Dental professionals are encouraged to focus on preventing decay in children through professionally applied fluoride treatments to protect newly erupted teeth. For years, our office, along with most others, discontinued fluoride treatments once all permanent teeth had erupted. I often celebrated with my teenage patients, joking that they were considered "adults" at the ripe old age of 16, no longer eligible for the protective treatment they recieved for years before. But, what about protecting our adult patients' teeth? When the American Dental Association started to endorse professionally applied fluoride treatments for adults, we followed suit.
"I thought only kids got cavities!" Unfortunately, adults do get cavities, too! Decay is the result of plaque bacteria leeching minerals from an area on a tooth. Proper homecare to effectively remove this plaque is paramount. Kids who do not floss or brush properly are more likely to develop cavities than those who do. Adult teeth are no different. As adults our oral health is often complicated by new risk factors. These include: exposed root surfaces from recession; over the counter or prescription medications, diseases or conditions that reduce or change the normal flow or consistency of saliva; changes in dexterity that make brushing and flossing less effective; braces or mouth appliances; a high sugar diet and frequent snacking between meals; and existing crowns, bridges or fillings. Any of these can cause new decay, and in some cases, very quickly. Even adults who are meticulous about their homecare but present with one or more of these factors, are considered "moderate risk".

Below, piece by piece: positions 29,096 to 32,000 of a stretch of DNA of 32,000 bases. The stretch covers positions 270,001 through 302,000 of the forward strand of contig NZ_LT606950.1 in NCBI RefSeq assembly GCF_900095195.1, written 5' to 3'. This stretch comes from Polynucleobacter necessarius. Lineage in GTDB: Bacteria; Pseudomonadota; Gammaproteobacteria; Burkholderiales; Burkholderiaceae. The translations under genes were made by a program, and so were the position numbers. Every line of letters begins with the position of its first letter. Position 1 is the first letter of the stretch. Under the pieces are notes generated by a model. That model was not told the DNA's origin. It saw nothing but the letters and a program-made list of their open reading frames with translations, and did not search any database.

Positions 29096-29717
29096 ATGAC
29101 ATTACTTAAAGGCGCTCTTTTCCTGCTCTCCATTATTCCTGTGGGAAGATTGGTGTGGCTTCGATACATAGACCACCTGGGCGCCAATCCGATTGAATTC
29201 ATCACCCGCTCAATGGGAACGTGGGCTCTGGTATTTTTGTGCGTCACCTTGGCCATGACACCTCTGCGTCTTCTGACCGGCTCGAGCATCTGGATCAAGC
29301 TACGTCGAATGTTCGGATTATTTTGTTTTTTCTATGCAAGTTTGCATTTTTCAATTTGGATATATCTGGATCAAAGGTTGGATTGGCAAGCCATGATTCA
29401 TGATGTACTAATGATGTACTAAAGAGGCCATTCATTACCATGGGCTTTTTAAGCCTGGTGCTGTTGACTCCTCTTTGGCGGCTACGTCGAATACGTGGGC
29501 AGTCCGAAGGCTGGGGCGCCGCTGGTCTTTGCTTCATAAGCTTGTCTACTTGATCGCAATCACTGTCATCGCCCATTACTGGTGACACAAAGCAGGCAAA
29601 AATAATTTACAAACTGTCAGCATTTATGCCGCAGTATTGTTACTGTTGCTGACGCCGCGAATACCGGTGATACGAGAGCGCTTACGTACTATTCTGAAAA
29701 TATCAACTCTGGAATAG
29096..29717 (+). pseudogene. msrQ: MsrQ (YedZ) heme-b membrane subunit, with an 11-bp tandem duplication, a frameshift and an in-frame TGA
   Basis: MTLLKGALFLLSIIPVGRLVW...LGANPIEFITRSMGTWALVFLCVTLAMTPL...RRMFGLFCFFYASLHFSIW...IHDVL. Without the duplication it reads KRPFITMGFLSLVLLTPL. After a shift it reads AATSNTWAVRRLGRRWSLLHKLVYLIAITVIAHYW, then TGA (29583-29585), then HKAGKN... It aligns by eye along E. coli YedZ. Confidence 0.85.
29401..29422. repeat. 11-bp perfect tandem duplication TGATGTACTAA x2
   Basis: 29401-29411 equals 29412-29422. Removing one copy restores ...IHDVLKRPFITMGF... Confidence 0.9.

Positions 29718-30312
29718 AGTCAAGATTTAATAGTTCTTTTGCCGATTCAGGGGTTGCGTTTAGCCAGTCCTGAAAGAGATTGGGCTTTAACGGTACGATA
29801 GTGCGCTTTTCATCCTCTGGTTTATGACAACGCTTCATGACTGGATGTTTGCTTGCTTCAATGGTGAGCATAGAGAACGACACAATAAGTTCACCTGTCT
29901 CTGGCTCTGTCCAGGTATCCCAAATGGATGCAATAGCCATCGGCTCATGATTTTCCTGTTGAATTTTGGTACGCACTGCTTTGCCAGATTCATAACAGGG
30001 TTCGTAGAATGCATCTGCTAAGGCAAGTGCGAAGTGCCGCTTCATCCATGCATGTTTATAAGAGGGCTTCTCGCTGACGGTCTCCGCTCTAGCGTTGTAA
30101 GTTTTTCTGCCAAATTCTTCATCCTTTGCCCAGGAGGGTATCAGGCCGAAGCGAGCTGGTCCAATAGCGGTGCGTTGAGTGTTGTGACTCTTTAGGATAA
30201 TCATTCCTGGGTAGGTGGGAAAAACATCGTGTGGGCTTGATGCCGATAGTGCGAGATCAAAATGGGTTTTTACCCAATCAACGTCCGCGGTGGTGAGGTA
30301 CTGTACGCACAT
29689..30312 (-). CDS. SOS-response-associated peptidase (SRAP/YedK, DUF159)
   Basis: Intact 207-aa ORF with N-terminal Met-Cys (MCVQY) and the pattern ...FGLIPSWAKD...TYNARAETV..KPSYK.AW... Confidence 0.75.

People on average are living longer. Most are keeping all of their teeth throughout their lifetime. Research has proven time and time again that exposure to controlled amounts of fluoride can significantly help to remineralize tooth structure and prevent new decay. We may not be able to avoid all the changes that develop over a lifetime, but our goal is to prevent the impact on your long term oral health as much as possible. Prevention is the key!
In office fluoride is applied as a thin varnish that sits on the teeth and, once absorbed, increases the density of the crystals that form tooth structure. Repeated exposure over time has proven to be a reliable way to protect kids teeth into adulthood. And it is a simple way to protect the teeth that we will rely on to chew and smile and speak with for the rest of our lives.